When it comes to climate news related to Brazil in recent years, international headlines have tended to emphasize the country’s losses (like deforestation in the Amazon, the world’s largest tropical forest), its deficits (lately, in climate-protecting laws), and its warnings (for example, in research about insect decline).
Over a year ago, a group of Columbia Business School students, alumni, and prominent Brazilian leaders across sectors decided it was time to challenge that predominantly negative narrative. They set out to organize an event that could help establish a new narrative — one that is far more complex, hopeful, and solution oriented.
Their efforts culminated in the Brazil Climate Summit, a two-day event at Columbia Business School this past September that brought together nearly 70 diverse speakers for 16 panels across two days, with 550 live attendees — more than half of them from Brazil — and over 4,000 livestream viewers.
Speakers and attendees included Columbia Business School Dean Costis Maglaras, Professor Bruce Usher, business leaders, entrepreneurs, experts, policymakers, NGOs, and multilateral organizations to discuss Brazil’s opportunities and responsibilities in a world where environmental and social impacts are the pillars of a new capitalism.
The panels tackled topics such as technology and disruption, policy changes and incentives to achieve net zero, climate justice, and the potential of the carbon credit economy.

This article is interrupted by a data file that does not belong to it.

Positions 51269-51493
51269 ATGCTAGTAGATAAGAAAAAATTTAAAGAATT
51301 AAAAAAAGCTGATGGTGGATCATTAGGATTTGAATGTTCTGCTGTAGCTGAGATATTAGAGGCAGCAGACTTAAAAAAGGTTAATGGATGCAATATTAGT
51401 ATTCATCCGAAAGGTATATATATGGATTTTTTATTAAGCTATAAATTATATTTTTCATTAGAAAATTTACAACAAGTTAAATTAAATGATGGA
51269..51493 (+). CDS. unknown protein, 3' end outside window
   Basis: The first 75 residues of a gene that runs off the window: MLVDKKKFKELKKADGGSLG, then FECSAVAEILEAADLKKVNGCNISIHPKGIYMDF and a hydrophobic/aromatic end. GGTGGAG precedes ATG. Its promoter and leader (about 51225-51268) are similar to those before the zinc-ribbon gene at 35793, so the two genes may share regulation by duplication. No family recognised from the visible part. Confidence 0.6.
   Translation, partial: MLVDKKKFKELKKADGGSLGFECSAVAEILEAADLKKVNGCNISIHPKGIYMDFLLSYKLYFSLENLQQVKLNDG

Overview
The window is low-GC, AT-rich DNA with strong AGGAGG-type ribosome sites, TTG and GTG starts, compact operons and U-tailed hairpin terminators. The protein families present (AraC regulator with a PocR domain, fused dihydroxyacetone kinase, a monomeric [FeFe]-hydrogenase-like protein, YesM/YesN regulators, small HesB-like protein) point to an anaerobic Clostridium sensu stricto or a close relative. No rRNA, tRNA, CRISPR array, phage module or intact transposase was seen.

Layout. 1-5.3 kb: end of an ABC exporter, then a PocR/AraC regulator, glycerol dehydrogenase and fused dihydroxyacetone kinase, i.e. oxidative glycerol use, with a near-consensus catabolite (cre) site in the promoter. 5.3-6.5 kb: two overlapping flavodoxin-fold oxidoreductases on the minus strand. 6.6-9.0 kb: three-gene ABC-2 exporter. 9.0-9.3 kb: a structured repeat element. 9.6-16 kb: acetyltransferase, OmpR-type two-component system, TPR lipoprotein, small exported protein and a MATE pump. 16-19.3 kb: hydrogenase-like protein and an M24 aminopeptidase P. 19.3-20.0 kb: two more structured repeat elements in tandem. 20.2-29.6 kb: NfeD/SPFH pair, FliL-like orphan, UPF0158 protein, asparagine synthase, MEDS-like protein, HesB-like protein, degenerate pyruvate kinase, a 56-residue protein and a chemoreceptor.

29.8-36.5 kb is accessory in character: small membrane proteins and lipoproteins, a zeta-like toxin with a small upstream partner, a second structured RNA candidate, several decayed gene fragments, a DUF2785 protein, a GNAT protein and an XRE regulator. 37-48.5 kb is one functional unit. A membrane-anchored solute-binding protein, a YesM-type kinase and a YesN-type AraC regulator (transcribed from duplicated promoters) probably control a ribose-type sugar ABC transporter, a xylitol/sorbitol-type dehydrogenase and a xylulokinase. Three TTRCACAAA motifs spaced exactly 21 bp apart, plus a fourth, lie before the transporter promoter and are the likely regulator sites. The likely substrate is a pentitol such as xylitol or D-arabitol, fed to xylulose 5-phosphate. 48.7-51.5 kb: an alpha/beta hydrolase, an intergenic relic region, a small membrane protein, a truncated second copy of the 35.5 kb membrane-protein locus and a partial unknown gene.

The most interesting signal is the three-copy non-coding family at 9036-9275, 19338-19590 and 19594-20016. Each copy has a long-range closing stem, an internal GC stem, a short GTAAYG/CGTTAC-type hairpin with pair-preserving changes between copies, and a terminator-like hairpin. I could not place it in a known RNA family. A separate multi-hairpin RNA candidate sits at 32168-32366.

The Brazil Climate Summit was intentionally scheduled just a week before Climate Week NYC, to bring a unified vision of Brazil’s future as a climate leader into the proceedings, explains Luciana Antonini Ribeiro, founder of EB Capital, a CBS alumna, and a member of the summit advisory board.
“We know our problems, and we are bigger than our problems,” says Marina Cançado, co-CEO of Future Carbon Group and a lead organizer of the summit. Cançado adds that she believes the international community ignores at its own peril Brazil’s potential as a climate solutions hub: “The world won’t reach net zero without Brazil.”
Of course, Brazil also stands to benefit from positioning itself as a leader in the global transition to net zero. According to Boston Consulting Group’s “Brazil Climate Report 2022,” which was created exclusively for the Brazil Climate Summit, Brazil stands to attract between $2 trillion and $3 trillion in investments related to the green transition by 2050.
Cançado acknowledges as much: “The green agenda is the driver for Brazil’s economic development from now on.”
BCG’s report highlights Brazil’s potential to lead, specifically in exporting ideas and products related to regenerative agriculture, nature-based solutions, green hydrogen, and industrial goods like low-carbon steel and low-carbon cement.
At the event, speakers, attendees, and others delved into each of these areas of potential, discussing their promise, their challenges, and the necessary work ahead.
Watch sessions from the 2022 Brazil Climate Summit.